Coordinating Minister for Maritime Affairs Luhut Pandjaitan expressed his agreement with President Jokowi pushing to have foreigners taking charge of some of the country’s state-owned enterprises.
At a press conference at the State Palace last week, President Joko Widodo roused controversy when he stated that he wanted to have ‘bules’ leading some of the country’s state-owned enterprises, explaining that it will prove advantageous so “our people can learn and be motivated and be able to compete with foreigners.”
The Indonesian president’s use of the term ‘bule’ stirred more controversy with BBC Indonesia featuring the word’s meaning and background in a recently released piece.
It’s no surprise that with the existing paranoia Indonesian nationals have about foreign workers coming to the country illegally to steal local work, Jokowi’s statement will not be taken well by many. In fact, both Indonesian politicians and netizens criticized him heavily for suggesting that the archipelago needs foreigners to run SOEs, as it implied that locals and natives were not qualified for the work.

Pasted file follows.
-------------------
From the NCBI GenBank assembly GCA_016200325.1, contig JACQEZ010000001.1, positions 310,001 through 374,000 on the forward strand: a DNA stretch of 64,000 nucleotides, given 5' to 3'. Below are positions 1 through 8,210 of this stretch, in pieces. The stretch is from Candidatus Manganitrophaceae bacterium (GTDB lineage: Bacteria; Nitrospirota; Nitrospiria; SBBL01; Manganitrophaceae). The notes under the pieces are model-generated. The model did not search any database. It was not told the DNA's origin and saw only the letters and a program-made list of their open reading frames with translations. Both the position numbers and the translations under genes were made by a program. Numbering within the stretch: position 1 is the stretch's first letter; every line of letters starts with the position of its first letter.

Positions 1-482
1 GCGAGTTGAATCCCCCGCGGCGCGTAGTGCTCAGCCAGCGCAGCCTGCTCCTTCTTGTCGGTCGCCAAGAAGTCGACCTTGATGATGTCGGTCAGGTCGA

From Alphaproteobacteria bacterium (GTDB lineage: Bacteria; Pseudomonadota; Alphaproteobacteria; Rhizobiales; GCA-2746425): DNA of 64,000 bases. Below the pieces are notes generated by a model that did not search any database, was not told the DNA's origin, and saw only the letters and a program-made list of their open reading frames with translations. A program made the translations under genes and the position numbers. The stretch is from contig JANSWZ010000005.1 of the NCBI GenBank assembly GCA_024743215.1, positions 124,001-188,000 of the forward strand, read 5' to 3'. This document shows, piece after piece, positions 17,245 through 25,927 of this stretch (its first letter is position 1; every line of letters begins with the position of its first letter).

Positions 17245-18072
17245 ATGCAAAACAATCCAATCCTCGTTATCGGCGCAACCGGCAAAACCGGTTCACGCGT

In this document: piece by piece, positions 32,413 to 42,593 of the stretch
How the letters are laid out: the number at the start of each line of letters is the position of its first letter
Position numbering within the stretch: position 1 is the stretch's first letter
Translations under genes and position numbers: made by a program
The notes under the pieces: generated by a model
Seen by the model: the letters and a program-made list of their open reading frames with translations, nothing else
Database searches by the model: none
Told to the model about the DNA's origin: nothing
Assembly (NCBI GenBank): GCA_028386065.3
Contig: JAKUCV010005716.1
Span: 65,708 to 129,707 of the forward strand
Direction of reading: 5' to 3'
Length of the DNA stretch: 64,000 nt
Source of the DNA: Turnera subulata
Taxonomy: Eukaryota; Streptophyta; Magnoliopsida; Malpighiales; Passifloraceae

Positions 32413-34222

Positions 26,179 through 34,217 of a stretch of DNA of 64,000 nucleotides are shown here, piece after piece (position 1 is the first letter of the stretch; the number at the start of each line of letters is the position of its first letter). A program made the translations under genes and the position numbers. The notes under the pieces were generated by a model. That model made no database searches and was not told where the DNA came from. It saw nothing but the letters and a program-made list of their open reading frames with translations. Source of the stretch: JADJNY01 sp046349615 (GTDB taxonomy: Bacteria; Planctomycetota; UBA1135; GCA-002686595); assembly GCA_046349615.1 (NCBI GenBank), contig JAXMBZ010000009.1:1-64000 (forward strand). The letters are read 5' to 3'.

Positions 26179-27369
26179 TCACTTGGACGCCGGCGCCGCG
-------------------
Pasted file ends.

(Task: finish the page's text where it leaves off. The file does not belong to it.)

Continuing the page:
Despite the ruckus caused by his statement, however, it seems like Jokowi and his administration are keen to push through with the plan of designating foreigners to take charge of some of the country’s biggest and most powerful companies. A plan that maritime affairs coordinating minister Luhut Panjaitan defended to the media early this week.
Panjaitan relayed to reporters that the president explained how it would be no fuss if it were about getting a bule coach for the Football Association of Indonesia, but getting a bule CEO for an SOE is a challenge. Jokowi added that if the Indonesian people cannot do the job, then it should be given to foreigners.
The maritime affairs minister argued that hiring foreign football coaches did not create so much fuss as everyone understands they know more about the science of the sport better than Indonesians.
Panjaitan further explained that hiring bules to run SOEs should be seen in the same manner. He added that Indonesia should learn from other countries like Bahrain, Oman and the UAE where SOEs have grown under the leadership of foreigners, explaining how Arabs focused on making their SOEs world-class, which has contributed to much of their countries’ development and globalization.